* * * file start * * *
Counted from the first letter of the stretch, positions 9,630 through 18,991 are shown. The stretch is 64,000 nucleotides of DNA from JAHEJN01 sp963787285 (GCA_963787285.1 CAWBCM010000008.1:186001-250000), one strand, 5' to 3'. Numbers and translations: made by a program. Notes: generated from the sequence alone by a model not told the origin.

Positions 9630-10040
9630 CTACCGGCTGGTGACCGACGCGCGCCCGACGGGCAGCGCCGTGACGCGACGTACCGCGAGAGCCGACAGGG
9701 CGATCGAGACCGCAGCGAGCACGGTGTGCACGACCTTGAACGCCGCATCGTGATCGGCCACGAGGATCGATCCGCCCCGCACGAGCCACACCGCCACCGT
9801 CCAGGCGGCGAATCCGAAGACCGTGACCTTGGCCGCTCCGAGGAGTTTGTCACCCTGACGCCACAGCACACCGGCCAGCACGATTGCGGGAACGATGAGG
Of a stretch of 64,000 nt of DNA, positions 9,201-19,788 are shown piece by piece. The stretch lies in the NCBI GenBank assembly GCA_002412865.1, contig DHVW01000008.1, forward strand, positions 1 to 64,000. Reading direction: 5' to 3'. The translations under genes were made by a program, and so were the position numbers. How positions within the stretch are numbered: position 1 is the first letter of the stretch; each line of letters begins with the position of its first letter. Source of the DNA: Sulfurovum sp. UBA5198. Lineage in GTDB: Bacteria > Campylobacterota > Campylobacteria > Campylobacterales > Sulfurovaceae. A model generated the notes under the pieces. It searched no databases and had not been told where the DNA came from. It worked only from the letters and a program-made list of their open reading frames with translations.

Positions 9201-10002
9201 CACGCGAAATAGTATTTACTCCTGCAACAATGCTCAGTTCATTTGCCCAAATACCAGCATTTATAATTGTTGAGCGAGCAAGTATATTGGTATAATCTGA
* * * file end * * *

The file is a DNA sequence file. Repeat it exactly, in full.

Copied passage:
Counted from the first letter of the stretch, positions 9,630 through 18,991 are shown. The stretch is 64,000 nucleotides of DNA from JAHEJN01 sp963787285 (GCA_963787285.1 CAWBCM010000008.1:186001-250000), one strand, 5' to 3'. Numbers and translations: made by a program. Notes: generated from the sequence alone by a model not told the origin.

Positions 9630-10040
9630 CTACCGGCTGGTGACCGACGCGCGCCCGACGGGCAGCGCCGTGACGCGACGTACCGCGAGAGCCGACAGGG
9701 CGATCGAGACCGCAGCGAGCACGGTGTGCACGACCTTGAACGCCGCATCGTGATCGGCCACGAGGATCGATCCGCCCCGCACGAGCCACACCGCCACCGT
9801 CCAGGCGGCGAATCCGAAGACCGTGACCTTGGCCGCTCCGAGGAGTTTGTCACCCTGACGCCACAGCACACCGGCCAGCACGATTGCGGGAACGATGAGG
Of a stretch of 64,000 nt of DNA, positions 9,201-19,788 are shown piece by piece. The stretch lies in the NCBI GenBank assembly GCA_002412865.1, contig DHVW01000008.1, forward strand, positions 1 to 64,000. Reading direction: 5' to 3'. The translations under genes were made by a program, and so were the position numbers. How positions within the stretch are numbered: position 1 is the first letter of the stretch; each line of letters begins with the position of its first letter. Source of the DNA: Sulfurovum sp. UBA5198. Lineage in GTDB: Bacteria > Campylobacterota > Campylobacteria > Campylobacterales > Sulfurovaceae. A model generated the notes under the pieces. It searched no databases and had not been told where the DNA came from. It worked only from the letters and a program-made list of their open reading frames with translations.

Positions 9201-10002
9201 CACGCGAAATAGTATTTACTCCTGCAACAATGCTCAGTTCATTTGCCCAAATACCAGCATTTATAATTGTTGAGCGAGCAAGTATATTGGTATAATCTGA